Violet is not quite where I expected it to be. I had expected it to be in a row of shops on a main street, instead it is tucked away, a little cafe in a back street in Hackney. Despite the relative anonymity, Violet has won awards for the quality of its cakes. Award winning cakes are hard to resist and so, a few weeks ago I went along to Violet to try the coffee. With a couple of seats outside and a large room upstairs with seating, it is very easy to enjoy a good coffee and a cake while taking in the surroundings. The cakes certainly do not disappoint and, importantly for Bean Thinking, they know exactly what goes in them, meaning that if you are allergic to nuts or have other food allergies or intolerances, they are incredibly helpful. They definitely get a tick in the “cafe with good nut knowledge” category.

As it had been raining when we tried Violet, we decided to take a seat upstairs. Stacked in one corner of the room were a set of wooden chairs, reminiscent of those chairs that we had to stack at school. Each chair fitted almost exactly onto the previous one. At the top of the stack of chairs however, the uppermost chair did not fit exactly onto the previous chair, it was as if there was a defect in the stack.

stack of chairs, Violet

The chair stack in Violet.

The diagonal legs of the chairs resembled the multiple strata in a layered substance such as graphite. Each layer of graphite features a hexagonal arrangement of carbon atoms forming a structure very much like the chair legs in the chair stack. Graphene, a material of which there is currently a lot of hype, is a single layer of graphite. The carbon equivalent of one chair leg on its own. Carbon is a fascinating element. If, rather than being arranged in layers, it is arranged into a more 3D crystal structure, then you get diamond, a colourless, extremely hard crystal structure, very different from graphite. It is in diamond that defects in the stacking structure (such as with the uppermost chair) can cause spectacular effects.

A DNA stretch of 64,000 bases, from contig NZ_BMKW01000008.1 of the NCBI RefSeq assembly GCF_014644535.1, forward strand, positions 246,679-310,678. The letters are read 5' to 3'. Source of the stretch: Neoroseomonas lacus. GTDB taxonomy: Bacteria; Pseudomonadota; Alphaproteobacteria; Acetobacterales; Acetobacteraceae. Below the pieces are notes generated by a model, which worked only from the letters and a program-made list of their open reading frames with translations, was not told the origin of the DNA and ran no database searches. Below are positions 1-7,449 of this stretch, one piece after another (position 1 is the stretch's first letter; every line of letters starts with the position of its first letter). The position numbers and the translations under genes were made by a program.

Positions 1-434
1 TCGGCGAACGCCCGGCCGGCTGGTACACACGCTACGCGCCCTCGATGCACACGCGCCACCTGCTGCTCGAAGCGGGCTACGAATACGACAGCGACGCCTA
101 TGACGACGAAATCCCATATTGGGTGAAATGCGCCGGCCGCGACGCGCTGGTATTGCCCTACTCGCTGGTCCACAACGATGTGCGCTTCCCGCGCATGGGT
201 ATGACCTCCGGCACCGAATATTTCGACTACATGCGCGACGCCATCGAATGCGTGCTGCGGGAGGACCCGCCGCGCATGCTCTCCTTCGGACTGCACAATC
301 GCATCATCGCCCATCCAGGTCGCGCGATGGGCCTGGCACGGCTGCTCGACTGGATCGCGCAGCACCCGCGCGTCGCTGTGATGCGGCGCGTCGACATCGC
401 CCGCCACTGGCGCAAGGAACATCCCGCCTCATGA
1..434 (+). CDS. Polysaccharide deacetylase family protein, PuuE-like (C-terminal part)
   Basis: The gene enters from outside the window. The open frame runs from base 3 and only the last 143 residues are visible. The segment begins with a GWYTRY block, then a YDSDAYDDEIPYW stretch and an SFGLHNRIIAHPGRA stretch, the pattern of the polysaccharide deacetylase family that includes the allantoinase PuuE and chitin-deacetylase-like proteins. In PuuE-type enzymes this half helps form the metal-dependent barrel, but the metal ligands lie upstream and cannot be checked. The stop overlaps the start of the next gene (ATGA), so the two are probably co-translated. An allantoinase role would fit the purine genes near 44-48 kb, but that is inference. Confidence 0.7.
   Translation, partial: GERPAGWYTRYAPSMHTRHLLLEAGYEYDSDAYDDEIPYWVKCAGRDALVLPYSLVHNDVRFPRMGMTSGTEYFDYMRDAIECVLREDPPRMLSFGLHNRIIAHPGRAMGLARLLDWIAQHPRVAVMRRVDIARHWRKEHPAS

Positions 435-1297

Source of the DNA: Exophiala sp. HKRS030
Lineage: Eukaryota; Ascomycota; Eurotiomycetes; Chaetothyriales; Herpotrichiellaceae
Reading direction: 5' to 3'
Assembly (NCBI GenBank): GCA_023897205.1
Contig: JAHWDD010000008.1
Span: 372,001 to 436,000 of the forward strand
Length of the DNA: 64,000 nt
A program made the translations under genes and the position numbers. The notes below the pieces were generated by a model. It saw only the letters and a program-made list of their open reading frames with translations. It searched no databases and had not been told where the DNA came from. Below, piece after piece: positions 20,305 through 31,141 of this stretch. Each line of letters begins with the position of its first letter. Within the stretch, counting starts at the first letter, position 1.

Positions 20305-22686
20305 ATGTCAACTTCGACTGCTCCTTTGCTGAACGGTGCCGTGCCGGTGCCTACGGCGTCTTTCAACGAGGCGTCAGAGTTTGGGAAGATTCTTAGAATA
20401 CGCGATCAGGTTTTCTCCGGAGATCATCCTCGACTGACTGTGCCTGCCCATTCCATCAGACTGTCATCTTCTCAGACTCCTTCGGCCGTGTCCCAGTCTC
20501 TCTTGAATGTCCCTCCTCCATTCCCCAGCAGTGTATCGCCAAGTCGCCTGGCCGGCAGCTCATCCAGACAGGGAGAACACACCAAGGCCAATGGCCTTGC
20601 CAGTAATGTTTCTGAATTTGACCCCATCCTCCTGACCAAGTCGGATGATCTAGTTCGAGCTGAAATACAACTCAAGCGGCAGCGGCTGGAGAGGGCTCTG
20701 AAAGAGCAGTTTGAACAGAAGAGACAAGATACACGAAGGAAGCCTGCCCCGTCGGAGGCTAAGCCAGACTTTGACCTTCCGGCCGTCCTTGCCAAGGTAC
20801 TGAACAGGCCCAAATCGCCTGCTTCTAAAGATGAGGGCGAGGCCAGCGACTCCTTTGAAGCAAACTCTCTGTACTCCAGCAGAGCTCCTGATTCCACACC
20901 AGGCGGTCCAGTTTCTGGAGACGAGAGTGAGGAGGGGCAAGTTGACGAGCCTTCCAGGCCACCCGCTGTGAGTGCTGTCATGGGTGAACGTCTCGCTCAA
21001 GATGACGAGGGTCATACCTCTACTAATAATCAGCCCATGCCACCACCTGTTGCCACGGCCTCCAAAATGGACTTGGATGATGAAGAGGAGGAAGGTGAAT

If the carbon atoms are arranged into a perfect crystal structure, (the equivalent to the chairs being perfectly stacked), then diamond is colourless. If on the other hand, something happens to disrupt the structure, perhaps there is one carbon atom missing in the structure or maybe another, impurity element, such as nitrogen, has got in, the way that the electrons in the diamond react to light changes. This means that it can take on a colour. The introduction of nitrogen for example, in concentrations of only 0.1% will make the diamonds more yellow or orange. Red diamonds are a consequence not of impurities but simply defects in the crystal arrangement. The equivalent to that one last chair in the chair stack changing the properties of the stack completely. Knowing that the colour of a diamond is a result of a defect in the arrangement of carbon atoms in the structure offers us two possible viewpoints. Either people who buy red diamonds are paying a premium for defective goods, or, beauty takes many forms and what is beautiful is not necessarily what is regular and perfect. I know which view of the world I prefer to take.

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Violet is at 47 Wilton Way, E8 3ED